The first of these was that it introduced a transformer into the signal path where most designs did not need one. Transformers are among the most difficult components to design for good audio performance and in the end a degree of compromise is always needed between various conflicting factors. Operating the transformer at a low power level, as it is in the Ravensbourne circuit, means that a lot of these problems are less severe than they are if the transformer is instead used for loudspeaker coupling. It is still not a straightforward part to design, though.

Secondly, because the transformer breaks the DC signal path through the amplifier, it is no longer possible to apply servo feedback to stabilise the mid point voltage at the output to zero. Almost every other DC-coupled amplifier has the facility to null the DC output term, the electronics then taking over to hold the setting constant in the face of temperature changes, component ageing, etc. By contrast, the Ravensbourne circuit required that four preset adjustments were carefully made and then periodically checked to keep the amplifier working optimally.

Rogers was naturally impressed by its own invention, proclaiming in the Ravensbourne's promotional literature that the amp offered 'an exceptionally low level of intermodulation distortion, virtually perfect transient response and the complete absence of background noise' - see PM's Lab Report [p125] for his verdict.

Rogers Ravensbourne 3

Mounted on heatsinks under the amplifier, one pair of NPN output transistors is employed per channel. The 2N3055 was introduced by RCA in the early 1960s

Origin Story
Unlike the slightly later and lower-powered Ravensbrook [HFN Jan '16], which was produced in three distinct versions, the Ravensbourne was only sold in one series. An update was made in 1973 when the screw-terminal loudspeaker connectors were dropped in favour of conventional DIN sockets. At the same time the claimed power output was raised to 2x35W and the minor rotary knobs were finished in bright metal rather than matt brown plastic. In this form the model soldiered on until 1975 when, sadly, Rogers Developments went bankrupt.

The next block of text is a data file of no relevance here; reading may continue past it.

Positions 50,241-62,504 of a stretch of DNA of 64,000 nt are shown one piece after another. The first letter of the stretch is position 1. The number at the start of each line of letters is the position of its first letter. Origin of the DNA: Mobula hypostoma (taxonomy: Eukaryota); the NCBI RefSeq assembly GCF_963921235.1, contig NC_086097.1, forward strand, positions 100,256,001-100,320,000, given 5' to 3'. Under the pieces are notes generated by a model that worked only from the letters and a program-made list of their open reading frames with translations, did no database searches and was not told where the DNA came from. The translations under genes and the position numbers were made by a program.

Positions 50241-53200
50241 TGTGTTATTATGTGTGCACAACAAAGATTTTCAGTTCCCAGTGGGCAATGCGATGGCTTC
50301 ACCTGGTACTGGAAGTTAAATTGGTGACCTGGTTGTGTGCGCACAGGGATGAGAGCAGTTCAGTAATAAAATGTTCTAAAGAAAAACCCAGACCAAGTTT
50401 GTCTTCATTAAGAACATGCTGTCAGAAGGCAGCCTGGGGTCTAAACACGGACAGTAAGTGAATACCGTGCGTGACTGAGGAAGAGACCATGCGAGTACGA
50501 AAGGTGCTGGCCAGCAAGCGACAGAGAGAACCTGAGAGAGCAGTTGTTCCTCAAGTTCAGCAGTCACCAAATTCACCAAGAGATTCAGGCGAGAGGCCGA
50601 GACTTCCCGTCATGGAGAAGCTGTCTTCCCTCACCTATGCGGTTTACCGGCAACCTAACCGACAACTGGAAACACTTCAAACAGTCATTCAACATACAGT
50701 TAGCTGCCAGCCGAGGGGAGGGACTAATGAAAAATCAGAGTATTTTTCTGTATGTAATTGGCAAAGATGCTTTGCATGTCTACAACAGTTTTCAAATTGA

But this was not the end for the Ravensbourne. New owners Swisstone revived the amp and continued to offer it in a refreshed range. The centrepiece of this line up was the Panthera A75, a much more up-to-date-looking integrated model which was suggested to be of 'professional quality'. The '75' part of the name referred to the power output, now up to a claimed 2x37.5W. Inside, however, the changes were minimal, including the now hopelessly outdated output stage topology that was also retained.

In this form an amplifier which started life in the late 1960s continued to be available well into the 1980s.

Rogers Ravensbourne 4

Mounted on heatsinks under the amplifier, one pair of NPN output transistors is employed per channel. The 2N3055 was introduced by RCA in the early 1960s

Our Ravensbourne comes from the other end of the model's life, having been assembled in the latter half of 1969. Setting it up is therefore not completely straightforward, although in some ways it is simpler than the later Ravensbrook. In particular, the chaotically wired DIN sockets of that model are not present here. There are the older type of RCA connectors, instead, which are still (just) compatible with modern cables.